About 200 marched from Washington Park in Denver to three overpasses on Interstate-25 to display their messages of support for those who have taken sanctuary in area churches. Two Denverites have taken sanctuary indefinitely in order to remain with their families under the threat of deportation.
Ingrid Encalada Latorre entered sanctuary at Mountain View Friends Meeting on November 28, 2016 and Jeanette Vizguerra entered First Unitarian Society of Denver last month on February 15. Both have completed application requirements and have made their court appearances with the hope of staying in the US.
“For over 30 years we have not passed one inclusive immigration law in the United States. The time of waiting, of family separation, of injustice and violence, must end,” said Encalada Latorre via a press release.
In 2000 Encalada Latorre came to the US from Peru. She has two young boys, aged 8 years and just over a year. Her youngest suffers from Torticollis, a condition in which the neck muscles contract, causing the head to lean to one side. The baby is currently undergoing physical therapy for the condition.
In 2010 she was arrested for using false papers. Through faulty legal advice, she pleaded guilty to identity theft not knowing that she was pleading guilty to a felony that would later threaten her ability to remain in the US.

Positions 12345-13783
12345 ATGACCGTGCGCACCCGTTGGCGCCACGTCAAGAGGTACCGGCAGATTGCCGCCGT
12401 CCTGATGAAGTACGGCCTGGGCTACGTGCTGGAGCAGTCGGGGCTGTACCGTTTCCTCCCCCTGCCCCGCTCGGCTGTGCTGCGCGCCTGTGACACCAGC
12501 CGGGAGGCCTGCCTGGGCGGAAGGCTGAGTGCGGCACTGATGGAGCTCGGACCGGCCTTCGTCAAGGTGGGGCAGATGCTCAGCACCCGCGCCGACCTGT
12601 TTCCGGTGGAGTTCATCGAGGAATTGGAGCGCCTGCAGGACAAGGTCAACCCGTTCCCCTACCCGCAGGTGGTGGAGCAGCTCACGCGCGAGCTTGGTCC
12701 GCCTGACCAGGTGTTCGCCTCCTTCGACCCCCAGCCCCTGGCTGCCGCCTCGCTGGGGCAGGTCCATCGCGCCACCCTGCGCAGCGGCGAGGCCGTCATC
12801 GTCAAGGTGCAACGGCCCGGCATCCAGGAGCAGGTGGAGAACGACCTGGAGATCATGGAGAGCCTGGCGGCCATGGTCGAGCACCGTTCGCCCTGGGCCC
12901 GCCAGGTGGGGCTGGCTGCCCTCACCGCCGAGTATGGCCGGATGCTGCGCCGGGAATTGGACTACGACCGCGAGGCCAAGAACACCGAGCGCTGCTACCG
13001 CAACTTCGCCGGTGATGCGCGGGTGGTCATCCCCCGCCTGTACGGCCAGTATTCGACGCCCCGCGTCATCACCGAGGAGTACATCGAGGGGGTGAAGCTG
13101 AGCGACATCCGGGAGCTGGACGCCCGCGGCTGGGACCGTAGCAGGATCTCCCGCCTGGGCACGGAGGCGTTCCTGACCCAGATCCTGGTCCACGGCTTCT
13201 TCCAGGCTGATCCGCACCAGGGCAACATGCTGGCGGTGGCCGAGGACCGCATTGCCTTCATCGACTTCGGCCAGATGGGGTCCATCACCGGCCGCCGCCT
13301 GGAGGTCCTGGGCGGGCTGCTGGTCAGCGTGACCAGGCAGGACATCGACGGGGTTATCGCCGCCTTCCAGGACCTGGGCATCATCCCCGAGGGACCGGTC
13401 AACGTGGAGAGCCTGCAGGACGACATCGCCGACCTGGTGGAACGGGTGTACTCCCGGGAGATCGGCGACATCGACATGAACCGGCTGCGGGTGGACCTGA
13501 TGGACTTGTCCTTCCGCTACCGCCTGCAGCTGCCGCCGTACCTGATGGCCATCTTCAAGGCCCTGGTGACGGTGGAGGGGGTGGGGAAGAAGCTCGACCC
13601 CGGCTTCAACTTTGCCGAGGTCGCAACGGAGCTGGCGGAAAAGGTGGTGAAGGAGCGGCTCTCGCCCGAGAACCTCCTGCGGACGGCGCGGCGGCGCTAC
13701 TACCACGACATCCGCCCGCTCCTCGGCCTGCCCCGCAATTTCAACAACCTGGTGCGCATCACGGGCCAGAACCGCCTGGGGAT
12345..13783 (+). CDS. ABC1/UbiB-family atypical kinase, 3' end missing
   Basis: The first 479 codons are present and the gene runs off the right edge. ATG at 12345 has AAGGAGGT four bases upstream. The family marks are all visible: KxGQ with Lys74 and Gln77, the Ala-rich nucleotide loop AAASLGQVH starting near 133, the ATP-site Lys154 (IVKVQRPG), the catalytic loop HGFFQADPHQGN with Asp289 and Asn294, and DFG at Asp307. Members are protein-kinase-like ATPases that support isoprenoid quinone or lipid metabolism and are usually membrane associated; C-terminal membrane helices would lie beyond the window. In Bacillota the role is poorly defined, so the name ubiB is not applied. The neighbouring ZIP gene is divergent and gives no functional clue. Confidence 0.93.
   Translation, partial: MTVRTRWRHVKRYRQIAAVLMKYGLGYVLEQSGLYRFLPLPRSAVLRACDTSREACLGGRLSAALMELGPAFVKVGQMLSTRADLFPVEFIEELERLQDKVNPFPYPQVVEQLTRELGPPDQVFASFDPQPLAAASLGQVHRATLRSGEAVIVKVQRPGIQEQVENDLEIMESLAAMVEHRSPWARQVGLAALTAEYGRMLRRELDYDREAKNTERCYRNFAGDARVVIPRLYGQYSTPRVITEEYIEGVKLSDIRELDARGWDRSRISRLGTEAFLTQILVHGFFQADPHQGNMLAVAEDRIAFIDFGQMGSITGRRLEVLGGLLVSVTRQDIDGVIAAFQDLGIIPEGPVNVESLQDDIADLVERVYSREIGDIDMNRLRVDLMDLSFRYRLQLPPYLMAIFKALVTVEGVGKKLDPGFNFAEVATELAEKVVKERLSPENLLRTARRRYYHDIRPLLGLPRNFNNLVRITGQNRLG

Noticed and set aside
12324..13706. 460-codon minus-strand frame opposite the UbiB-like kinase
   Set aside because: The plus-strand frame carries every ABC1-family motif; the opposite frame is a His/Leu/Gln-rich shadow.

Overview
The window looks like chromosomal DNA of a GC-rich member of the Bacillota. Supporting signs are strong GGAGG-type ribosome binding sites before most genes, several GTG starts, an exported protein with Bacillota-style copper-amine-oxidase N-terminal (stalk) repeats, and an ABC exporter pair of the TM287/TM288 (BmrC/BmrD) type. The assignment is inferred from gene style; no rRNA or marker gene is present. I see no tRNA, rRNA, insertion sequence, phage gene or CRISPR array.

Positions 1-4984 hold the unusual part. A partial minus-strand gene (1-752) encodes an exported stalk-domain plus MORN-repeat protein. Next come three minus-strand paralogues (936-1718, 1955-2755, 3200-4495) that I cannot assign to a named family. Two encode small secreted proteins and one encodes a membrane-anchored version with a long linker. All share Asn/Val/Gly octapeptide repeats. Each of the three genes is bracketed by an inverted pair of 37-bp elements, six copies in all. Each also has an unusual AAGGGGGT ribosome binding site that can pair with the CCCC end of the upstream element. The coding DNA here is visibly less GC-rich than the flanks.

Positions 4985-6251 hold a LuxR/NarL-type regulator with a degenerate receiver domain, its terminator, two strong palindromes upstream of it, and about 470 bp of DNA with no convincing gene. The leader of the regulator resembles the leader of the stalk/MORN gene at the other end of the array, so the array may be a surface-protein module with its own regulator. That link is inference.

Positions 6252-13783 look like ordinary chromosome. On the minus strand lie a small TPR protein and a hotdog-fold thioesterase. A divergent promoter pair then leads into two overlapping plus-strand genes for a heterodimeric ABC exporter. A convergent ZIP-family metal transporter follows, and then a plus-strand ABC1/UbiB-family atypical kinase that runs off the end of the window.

She paid $11,500 to the Internal Revenue Service and completed her sentence of four years probation. The decision to reopen her case so that she could defend herself with better legal advice was in the hands of Jefferson County, but Immigration and Customs Enforcement (ICE) denied her stay of removal request that would have enabled her to appear in court. The community feared that she could be arrested in court by ICE.
She was welcomed into Mountain View Friends Meeting and told the community before entering, “I am doing this not only to stop my own deportation but also to help raise awareness that there are thousands of others like me, people whose only offense was to work and pay into the social safety net and whose only desire is to live safely with our families.”